Talk to the hand

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Talk to the hand is a relatively new idiom. We will examine the meaning of the idiomatic phrase talk to the hand, where it came from, and some examples of its use in sentences.

Talk to the hand is a phrase that tells someone to stop talking, to be quiet, that you are not interested in hearing what that person has to say. The full idiom is talk to the hand because the face ain’t listening. Like many idioms and proverbs, a partial quote is usually sufficient to convey one’s meaning. The image is of someone holding up one hand in front of the speaker’s face as a gesture that means to stop. The idiom talk to the hand became popular in the 1990s and was introduced by an American television comedy, Martin. Using the phrase talk to the hand is a vague insult. It is dismissive, letting the speaker know that he is unimportant.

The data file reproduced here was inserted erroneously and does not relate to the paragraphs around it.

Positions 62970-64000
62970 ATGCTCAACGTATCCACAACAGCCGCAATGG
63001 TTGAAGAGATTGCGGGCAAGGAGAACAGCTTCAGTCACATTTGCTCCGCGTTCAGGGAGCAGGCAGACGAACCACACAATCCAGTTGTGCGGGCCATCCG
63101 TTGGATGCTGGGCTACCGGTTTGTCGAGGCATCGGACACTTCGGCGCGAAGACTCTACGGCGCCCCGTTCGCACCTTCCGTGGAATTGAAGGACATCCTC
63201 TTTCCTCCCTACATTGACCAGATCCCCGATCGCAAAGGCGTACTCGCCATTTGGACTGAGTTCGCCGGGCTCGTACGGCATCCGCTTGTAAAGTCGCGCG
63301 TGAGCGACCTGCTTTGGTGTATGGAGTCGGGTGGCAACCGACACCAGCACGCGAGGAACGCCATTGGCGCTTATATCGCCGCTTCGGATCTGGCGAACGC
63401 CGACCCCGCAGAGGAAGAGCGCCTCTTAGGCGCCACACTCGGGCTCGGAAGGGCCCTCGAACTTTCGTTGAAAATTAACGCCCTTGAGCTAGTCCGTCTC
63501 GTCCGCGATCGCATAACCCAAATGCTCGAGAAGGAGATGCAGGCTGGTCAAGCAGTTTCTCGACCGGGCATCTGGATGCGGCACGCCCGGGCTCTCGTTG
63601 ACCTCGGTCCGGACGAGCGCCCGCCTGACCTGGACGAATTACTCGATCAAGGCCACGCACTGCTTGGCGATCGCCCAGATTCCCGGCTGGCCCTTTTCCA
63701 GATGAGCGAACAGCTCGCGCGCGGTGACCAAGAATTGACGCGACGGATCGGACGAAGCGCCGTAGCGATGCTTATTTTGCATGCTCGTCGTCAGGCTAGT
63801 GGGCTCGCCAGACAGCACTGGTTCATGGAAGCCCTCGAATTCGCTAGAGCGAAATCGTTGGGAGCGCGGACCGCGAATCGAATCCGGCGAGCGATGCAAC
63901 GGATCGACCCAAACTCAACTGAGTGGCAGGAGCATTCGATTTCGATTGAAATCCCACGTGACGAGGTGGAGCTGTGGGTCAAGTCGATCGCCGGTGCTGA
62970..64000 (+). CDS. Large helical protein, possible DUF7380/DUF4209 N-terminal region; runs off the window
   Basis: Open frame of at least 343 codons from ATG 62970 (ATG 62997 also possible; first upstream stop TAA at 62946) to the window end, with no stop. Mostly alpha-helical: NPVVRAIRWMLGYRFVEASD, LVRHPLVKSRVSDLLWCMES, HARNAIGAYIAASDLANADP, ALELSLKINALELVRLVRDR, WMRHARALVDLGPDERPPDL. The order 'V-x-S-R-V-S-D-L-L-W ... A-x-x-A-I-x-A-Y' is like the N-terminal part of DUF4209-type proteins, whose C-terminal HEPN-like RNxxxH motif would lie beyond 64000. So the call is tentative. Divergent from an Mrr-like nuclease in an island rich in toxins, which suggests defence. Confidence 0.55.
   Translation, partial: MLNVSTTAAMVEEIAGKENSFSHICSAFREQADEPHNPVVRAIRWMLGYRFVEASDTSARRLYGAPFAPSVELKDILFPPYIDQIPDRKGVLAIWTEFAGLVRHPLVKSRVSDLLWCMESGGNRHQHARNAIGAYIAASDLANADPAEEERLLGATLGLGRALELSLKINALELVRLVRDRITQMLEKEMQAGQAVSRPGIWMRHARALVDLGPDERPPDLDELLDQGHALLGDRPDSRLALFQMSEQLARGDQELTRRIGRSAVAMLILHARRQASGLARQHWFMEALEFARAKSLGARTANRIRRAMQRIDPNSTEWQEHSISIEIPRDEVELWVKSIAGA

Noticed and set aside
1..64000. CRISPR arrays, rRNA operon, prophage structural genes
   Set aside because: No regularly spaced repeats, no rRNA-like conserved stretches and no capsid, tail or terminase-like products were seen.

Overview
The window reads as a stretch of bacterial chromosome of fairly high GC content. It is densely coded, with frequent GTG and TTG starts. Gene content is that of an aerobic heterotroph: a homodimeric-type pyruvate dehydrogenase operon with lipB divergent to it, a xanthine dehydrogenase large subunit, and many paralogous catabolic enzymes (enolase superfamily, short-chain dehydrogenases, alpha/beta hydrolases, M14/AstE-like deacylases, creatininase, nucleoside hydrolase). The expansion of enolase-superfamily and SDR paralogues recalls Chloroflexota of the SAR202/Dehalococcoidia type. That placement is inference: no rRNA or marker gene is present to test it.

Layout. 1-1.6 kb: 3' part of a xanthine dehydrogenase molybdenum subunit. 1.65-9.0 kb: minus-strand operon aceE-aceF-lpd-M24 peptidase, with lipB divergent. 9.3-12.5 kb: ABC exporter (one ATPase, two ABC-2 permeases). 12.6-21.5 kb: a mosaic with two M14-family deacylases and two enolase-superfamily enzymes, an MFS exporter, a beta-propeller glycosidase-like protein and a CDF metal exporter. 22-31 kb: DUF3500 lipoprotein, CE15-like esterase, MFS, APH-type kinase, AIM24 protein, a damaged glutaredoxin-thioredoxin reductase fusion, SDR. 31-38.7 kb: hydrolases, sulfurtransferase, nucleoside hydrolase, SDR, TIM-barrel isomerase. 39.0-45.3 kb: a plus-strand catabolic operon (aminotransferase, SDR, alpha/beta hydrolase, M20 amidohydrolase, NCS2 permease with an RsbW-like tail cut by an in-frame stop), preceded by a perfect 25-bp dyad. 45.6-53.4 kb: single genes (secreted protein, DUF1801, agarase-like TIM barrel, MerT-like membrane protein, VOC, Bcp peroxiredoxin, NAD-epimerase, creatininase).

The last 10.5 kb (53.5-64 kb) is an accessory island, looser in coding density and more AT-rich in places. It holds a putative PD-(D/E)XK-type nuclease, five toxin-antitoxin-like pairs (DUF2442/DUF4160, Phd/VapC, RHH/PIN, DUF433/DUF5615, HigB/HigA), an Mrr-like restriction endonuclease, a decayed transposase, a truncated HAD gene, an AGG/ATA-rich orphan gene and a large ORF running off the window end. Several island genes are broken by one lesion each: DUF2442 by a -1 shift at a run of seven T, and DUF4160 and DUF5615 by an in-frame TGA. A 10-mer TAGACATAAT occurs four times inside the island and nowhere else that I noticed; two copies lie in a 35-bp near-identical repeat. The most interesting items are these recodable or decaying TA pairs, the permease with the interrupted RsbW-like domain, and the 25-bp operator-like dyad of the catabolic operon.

This is a poor day to ask for permission when talking to a parent or a boss because their response will likely be, “Talk to the hand!” (The National Post)

US offers to host APEC summit; Malaysia says, ‘talk to the hand’ (Business Day)

TALK TO THE HAND Love Island’s Rykard Jenkins slams Joanna for ‘unacceptable’ behaviour as she grabs Michael’s face and demands he leave the villa (The Sun)

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